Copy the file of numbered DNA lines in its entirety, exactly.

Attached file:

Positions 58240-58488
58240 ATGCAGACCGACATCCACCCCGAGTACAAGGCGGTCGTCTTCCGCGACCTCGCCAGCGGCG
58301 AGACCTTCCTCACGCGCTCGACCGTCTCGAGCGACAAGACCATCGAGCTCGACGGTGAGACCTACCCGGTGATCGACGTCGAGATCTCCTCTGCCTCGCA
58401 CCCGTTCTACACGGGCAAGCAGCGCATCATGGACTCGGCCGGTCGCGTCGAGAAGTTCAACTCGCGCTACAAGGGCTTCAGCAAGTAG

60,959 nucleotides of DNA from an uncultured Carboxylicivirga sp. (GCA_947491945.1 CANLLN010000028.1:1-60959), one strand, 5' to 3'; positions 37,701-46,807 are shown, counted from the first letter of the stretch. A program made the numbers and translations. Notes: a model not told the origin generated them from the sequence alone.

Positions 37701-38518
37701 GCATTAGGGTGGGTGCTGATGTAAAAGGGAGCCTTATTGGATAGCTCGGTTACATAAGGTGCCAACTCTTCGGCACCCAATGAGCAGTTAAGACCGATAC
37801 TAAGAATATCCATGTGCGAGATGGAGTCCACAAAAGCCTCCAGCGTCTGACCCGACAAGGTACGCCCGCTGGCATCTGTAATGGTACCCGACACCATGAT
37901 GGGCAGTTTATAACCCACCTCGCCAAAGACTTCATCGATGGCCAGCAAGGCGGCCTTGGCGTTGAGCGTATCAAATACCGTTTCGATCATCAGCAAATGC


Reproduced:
Positions 58240-58488
58240 ATGCAGACCGACATCCACCCCGAGTACAAGGCGGTCGTCTTCCGCGACCTCGCCAGCGGCG
58301 AGACCTTCCTCACGCGCTCGACCGTCTCGAGCGACAAGACCATCGAGCTCGACGGTGAGACCTACCCGGTGATCGACGTCGAGATCTCCTCTGCCTCGCA
58401 CCCGTTCTACACGGGCAAGCAGCGCATCATGGACTCGGCCGGTCGCGTCGAGAAGTTCAACTCGCGCTACAAGGGCTTCAGCAAGTAG

60,959 nucleotides of DNA from an uncultured Carboxylicivirga sp. (GCA_947491945.1 CANLLN010000028.1:1-60959), one strand, 5' to 3'; positions 37,701-46,807 are shown, counted from the first letter of the stretch. A program made the numbers and translations. Notes: a model not told the origin generated them from the sequence alone.

Positions 37701-38518
37701 GCATTAGGGTGGGTGCTGATGTAAAAGGGAGCCTTATTGGATAGCTCGGTTACATAAGGTGCCAACTCTTCGGCACCCAATGAGCAGTTAAGACCGATAC
37801 TAAGAATATCCATGTGCGAGATGGAGTCCACAAAAGCCTCCAGCGTCTGACCCGACAAGGTACGCCCGCTGGCATCTGTAATGGTACCCGACACCATGAT
37901 GGGCAGTTTATAACCCACCTCGCCAAAGACTTCATCGATGGCCAGCAAGGCGGCCTTGGCGTTGAGCGTATCAAATACCGTTTCGATCATCAGCAAATGC